NCAA March Madness: West Region Preview (Pt. 2)

NCAA

Mar 15, 2017; Orlando, FL, USA; Maryland Terrapins guard Melo Trimble (2) reacts during practice prior to the first round of the NCAA Tournament at Amway Center. Mandatory Credit: Kim Klement-USA TODAY Sports

The March Madness season officially kicked off on Sunday, when the ranking and seeding of all 68 men’s teams who made the NCAA tournament bracket were announced in the annual “Selection Sunday” broadcast show. This is the time where college hoops comes to the forefront of the basketball landscape, with excitement and upsets abound.

Every fan filling out a bracket wants to know the inside scoop — what do all the numbers mean? Who matches up well with who? What team could be this year’s Cinderella? What top seeds are most susceptible to being knocked out early?

We know you don’t have time to watch every team and study them in depth — but here at BBALL BREAKDOWN, we do! So we have compiled information and summaries on each team to help you prepare for the tournament, make the best bracket choices available and enjoy the most exciting time of the year in sports.

Here is our look at the bottom of the bracket in the West Region, featuring Gonzaga, Arizona and a ton of loaded major conference programs ready to push for a spot in the Final Four.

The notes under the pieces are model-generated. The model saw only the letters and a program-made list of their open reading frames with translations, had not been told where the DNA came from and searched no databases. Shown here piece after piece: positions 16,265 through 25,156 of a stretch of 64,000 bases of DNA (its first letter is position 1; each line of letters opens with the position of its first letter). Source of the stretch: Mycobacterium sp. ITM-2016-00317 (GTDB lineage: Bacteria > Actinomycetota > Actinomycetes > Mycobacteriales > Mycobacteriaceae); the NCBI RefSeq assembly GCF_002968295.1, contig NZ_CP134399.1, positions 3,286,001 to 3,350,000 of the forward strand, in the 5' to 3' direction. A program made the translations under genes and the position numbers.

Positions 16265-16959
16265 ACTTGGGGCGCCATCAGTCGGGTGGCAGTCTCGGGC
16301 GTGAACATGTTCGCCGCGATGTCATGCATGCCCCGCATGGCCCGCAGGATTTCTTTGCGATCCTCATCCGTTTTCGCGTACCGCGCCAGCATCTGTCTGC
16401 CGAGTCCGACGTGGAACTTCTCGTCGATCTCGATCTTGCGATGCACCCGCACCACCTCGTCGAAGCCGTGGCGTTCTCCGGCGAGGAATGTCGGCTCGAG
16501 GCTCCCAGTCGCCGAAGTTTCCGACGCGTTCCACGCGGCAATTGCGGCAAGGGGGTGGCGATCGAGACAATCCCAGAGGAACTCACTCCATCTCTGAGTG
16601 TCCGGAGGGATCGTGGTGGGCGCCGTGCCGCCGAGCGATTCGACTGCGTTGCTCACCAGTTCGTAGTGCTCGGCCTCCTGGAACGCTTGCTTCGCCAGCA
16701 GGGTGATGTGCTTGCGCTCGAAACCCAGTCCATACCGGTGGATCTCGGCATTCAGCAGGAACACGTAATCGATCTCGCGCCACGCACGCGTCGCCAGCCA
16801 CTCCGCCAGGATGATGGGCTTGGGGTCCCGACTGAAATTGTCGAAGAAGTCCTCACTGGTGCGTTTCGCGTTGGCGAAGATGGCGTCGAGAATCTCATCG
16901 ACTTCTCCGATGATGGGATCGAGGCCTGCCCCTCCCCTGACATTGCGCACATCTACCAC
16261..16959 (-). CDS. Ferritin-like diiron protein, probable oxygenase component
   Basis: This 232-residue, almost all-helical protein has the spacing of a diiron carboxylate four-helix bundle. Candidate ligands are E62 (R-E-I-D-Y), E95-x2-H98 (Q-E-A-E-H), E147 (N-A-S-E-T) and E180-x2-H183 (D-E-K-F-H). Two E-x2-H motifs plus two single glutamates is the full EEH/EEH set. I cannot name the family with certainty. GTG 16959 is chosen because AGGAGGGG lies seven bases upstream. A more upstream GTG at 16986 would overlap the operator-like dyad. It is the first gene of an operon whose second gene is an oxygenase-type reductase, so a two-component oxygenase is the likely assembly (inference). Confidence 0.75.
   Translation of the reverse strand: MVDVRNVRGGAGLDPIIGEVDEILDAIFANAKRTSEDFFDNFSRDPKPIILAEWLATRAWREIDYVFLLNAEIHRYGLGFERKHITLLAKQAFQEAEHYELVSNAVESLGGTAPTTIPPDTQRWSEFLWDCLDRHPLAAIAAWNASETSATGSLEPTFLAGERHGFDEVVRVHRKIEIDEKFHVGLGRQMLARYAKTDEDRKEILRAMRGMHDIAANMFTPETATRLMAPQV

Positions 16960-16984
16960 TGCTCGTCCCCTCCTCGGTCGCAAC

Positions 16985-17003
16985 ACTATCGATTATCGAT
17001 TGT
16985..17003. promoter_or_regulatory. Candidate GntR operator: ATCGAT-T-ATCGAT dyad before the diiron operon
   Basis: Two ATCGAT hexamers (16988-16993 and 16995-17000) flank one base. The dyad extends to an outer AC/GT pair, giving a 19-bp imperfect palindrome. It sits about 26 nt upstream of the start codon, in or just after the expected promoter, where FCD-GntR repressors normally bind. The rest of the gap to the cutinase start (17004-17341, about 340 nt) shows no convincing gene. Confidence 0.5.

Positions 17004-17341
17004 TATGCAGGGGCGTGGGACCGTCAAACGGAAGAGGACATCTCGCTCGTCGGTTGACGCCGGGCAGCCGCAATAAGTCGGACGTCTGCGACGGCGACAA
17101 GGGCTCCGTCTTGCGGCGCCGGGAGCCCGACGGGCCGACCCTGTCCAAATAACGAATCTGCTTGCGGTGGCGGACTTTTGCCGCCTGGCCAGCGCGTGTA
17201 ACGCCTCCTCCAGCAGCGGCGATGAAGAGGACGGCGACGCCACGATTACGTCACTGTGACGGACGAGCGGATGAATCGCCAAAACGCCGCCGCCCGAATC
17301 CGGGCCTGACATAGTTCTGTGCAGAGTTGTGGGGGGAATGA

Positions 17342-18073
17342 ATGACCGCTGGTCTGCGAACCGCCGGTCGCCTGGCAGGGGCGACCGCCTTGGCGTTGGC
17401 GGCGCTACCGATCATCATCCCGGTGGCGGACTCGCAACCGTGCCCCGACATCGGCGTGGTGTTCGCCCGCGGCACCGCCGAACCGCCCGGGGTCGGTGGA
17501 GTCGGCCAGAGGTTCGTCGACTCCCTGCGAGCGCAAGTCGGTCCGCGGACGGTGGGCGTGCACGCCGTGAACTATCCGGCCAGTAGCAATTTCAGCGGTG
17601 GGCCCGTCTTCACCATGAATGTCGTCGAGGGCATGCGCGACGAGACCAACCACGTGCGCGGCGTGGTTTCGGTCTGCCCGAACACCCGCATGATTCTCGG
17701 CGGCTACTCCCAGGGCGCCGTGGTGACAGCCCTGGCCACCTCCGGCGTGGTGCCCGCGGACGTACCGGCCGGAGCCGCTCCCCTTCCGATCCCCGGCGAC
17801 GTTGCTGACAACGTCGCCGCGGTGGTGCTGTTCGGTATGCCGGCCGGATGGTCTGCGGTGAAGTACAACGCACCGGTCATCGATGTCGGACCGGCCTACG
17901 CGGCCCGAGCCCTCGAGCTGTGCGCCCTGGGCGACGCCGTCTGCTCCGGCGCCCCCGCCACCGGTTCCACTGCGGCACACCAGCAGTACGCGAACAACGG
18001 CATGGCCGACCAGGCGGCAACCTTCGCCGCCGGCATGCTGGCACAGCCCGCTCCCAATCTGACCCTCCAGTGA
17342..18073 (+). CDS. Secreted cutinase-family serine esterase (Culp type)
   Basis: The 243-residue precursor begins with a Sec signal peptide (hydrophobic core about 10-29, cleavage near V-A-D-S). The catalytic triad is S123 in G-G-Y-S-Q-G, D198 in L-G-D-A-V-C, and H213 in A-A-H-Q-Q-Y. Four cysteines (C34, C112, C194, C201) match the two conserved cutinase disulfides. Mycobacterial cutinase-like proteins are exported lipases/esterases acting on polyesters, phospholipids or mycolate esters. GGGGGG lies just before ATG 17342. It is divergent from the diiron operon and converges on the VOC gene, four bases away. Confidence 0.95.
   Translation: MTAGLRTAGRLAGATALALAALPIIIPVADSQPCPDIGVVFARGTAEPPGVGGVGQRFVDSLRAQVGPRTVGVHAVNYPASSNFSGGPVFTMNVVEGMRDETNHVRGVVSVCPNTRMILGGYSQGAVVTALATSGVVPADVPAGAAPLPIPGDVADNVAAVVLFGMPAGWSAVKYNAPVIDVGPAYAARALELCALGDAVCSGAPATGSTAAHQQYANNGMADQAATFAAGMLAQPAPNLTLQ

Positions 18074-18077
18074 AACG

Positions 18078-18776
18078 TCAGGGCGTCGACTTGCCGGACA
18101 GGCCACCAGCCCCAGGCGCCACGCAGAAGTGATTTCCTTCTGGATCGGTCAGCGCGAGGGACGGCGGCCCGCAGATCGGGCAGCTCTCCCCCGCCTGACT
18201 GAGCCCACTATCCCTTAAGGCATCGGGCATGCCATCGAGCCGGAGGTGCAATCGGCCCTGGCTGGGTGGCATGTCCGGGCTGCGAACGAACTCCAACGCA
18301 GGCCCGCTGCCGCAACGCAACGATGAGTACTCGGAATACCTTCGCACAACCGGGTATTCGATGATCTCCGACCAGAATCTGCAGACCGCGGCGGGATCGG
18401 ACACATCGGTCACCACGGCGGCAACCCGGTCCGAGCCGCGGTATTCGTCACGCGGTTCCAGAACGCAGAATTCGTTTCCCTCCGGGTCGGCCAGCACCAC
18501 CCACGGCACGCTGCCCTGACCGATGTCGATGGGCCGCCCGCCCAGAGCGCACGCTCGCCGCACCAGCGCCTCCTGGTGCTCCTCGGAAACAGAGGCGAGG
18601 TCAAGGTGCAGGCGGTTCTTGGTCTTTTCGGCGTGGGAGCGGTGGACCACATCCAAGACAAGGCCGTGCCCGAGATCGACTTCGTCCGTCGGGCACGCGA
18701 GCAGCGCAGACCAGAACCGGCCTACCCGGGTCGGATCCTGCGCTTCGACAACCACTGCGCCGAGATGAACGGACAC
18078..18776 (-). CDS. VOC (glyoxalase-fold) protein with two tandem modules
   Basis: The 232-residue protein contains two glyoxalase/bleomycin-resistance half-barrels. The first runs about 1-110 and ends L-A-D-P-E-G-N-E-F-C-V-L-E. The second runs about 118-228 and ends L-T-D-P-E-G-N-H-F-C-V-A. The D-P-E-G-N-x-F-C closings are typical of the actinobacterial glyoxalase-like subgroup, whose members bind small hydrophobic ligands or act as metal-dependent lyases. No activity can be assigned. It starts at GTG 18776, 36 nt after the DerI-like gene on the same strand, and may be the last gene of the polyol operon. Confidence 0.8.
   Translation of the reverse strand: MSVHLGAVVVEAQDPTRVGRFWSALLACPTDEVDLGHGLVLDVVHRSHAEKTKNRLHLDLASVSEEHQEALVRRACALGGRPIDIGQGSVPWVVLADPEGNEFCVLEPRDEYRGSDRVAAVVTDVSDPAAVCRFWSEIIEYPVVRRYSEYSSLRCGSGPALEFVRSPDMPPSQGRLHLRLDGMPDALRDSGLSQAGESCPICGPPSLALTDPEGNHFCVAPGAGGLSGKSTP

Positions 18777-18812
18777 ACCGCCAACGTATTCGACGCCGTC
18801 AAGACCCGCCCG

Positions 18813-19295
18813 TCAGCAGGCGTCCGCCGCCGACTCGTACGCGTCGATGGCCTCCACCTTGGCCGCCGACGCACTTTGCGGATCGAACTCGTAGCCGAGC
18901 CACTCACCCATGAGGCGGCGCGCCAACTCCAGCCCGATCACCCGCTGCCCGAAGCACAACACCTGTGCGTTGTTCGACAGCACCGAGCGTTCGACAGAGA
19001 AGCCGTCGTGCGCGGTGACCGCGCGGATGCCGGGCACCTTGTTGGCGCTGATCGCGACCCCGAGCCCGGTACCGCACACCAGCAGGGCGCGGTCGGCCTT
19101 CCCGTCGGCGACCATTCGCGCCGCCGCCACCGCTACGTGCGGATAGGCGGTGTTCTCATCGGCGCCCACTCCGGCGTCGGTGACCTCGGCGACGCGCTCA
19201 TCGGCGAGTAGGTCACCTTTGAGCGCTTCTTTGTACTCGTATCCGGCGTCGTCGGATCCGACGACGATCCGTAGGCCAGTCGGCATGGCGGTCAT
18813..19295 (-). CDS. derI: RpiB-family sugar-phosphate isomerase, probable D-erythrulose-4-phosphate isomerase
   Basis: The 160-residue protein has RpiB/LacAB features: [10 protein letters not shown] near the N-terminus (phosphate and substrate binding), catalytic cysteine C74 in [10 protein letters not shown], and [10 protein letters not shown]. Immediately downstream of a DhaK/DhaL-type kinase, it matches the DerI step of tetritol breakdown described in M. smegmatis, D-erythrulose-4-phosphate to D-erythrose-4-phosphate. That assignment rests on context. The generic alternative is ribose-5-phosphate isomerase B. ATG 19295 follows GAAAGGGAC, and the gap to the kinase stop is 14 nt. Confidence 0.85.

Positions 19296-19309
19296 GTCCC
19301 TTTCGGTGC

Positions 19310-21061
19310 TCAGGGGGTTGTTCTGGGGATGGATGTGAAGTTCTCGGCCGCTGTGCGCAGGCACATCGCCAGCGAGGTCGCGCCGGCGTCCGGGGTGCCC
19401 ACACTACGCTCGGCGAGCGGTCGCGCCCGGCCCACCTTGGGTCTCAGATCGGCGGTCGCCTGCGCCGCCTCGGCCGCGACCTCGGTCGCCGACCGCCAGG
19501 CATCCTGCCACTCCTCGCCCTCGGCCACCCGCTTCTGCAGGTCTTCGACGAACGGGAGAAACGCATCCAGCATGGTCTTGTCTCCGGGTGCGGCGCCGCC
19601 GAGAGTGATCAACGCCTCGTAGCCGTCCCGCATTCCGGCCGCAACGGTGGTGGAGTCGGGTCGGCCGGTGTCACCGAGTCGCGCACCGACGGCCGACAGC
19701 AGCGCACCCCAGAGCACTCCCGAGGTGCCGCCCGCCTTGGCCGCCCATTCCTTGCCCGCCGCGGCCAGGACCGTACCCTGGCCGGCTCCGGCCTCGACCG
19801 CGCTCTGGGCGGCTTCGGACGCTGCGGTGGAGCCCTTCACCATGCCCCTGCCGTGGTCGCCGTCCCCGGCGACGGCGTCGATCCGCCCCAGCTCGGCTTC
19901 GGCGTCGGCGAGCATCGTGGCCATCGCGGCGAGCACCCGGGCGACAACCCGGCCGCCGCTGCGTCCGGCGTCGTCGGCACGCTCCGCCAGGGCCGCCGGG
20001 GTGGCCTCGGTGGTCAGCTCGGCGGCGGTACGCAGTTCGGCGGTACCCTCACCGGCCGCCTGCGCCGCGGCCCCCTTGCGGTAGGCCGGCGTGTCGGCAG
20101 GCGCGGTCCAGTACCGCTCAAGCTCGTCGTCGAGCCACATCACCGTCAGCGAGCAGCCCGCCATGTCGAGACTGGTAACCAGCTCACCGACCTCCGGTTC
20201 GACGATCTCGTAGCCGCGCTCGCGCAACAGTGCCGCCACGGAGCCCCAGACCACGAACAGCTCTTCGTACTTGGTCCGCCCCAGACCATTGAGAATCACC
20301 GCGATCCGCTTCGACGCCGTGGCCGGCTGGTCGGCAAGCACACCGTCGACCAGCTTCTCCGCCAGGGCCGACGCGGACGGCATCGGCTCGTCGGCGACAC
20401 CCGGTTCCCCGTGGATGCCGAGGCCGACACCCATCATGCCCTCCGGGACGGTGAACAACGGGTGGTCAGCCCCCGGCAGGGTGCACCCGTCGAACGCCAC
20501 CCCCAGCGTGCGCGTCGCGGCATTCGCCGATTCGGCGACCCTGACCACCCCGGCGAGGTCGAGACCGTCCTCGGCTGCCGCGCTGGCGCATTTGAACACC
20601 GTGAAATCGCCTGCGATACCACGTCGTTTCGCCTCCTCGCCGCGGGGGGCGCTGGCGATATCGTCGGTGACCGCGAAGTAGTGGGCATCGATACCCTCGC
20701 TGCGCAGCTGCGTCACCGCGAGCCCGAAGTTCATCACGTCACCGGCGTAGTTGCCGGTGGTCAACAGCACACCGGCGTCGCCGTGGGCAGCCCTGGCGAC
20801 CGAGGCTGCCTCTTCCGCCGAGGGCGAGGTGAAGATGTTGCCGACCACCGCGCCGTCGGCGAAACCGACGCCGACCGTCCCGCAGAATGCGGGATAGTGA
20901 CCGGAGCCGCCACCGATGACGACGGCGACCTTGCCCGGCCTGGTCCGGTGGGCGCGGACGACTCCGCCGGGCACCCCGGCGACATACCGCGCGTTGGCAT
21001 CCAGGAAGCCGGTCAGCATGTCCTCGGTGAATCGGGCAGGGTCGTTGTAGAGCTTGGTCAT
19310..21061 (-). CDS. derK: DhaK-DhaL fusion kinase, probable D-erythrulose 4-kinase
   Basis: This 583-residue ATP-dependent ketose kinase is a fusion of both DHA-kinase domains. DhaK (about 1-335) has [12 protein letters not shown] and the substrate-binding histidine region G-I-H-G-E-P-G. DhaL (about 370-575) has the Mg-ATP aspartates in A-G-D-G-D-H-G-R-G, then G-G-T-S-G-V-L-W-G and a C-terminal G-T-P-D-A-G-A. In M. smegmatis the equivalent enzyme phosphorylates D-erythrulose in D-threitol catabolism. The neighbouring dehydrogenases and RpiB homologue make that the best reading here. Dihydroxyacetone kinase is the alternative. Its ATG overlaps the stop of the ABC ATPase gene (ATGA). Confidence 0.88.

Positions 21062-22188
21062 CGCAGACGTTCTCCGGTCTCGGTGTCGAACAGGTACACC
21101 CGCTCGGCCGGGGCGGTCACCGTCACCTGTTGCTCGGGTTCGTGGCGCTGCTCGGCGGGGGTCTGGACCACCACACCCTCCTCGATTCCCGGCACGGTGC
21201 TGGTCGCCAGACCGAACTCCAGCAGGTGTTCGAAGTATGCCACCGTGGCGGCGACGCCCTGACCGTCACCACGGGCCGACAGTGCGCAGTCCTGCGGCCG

The following games will be played Thursday and Saturday from Orlando, FL

6. Maryland Terrapins vs. 11. Xavier Musketeers

Maryland enters the tournament winning just four of its last ten games. Maryland struggled to find consistency late in the season, as it had much of the season. Maryland won road games at Oklahoma State, Michigan, and Northwestern, but lost home games to both Pittsburgh and Nebraska.  

As it for going on two seasons, Maryland rises and falls on the shoulders of Melo Trimble. Trimble used 28.7 percent of possessions when he was on the floor, and he was inconsistent from game to game doing so. Trimble’s big weakness is his inconsistent 32 percent three-point shooting, which often dictates how Maryland performs.